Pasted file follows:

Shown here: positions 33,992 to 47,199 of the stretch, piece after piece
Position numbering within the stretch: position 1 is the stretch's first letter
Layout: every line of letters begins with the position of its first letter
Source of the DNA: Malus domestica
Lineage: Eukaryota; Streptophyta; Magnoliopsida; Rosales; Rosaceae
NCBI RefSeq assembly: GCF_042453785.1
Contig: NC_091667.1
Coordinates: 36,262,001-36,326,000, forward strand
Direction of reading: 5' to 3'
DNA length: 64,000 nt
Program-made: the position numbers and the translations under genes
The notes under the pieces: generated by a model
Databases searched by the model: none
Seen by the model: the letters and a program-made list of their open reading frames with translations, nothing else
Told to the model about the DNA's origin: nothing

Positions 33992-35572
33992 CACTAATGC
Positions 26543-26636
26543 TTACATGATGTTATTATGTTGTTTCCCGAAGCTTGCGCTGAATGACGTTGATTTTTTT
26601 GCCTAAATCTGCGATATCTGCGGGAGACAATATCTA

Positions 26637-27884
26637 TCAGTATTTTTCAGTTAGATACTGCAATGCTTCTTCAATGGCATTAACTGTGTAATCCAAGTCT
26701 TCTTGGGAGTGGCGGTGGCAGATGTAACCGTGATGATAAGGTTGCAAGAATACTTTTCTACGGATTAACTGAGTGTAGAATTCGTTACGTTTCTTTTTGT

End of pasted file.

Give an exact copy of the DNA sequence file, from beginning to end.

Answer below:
Shown here: positions 33,992 to 47,199 of the stretch, piece after piece
Position numbering within the stretch: position 1 is the stretch's first letter
Layout: every line of letters begins with the position of its first letter
Source of the DNA: Malus domestica
Lineage: Eukaryota; Streptophyta; Magnoliopsida; Rosales; Rosaceae
NCBI RefSeq assembly: GCF_042453785.1
Contig: NC_091667.1
Coordinates: 36,262,001-36,326,000, forward strand
Direction of reading: 5' to 3'
DNA length: 64,000 nt
Program-made: the position numbers and the translations under genes
The notes under the pieces: generated by a model
Databases searched by the model: none
Seen by the model: the letters and a program-made list of their open reading frames with translations, nothing else
Told to the model about the DNA's origin: nothing

Positions 33992-35572
33992 CACTAATGC
Positions 26543-26636
26543 TTACATGATGTTATTATGTTGTTTCCCGAAGCTTGCGCTGAATGACGTTGATTTTTTT
26601 GCCTAAATCTGCGATATCTGCGGGAGACAATATCTA

Positions 26637-27884
26637 TCAGTATTTTTCAGTTAGATACTGCAATGCTTCTTCAATGGCATTAACTGTGTAATCCAAGTCT
26701 TCTTGGGAGTGGCGGTGGCAGATGTAACCGTGATGATAAGGTTGCAAGAATACTTTTCTACGGATTAACTGAGTGTAGAATTCGTTACGTTTCTTTTTGT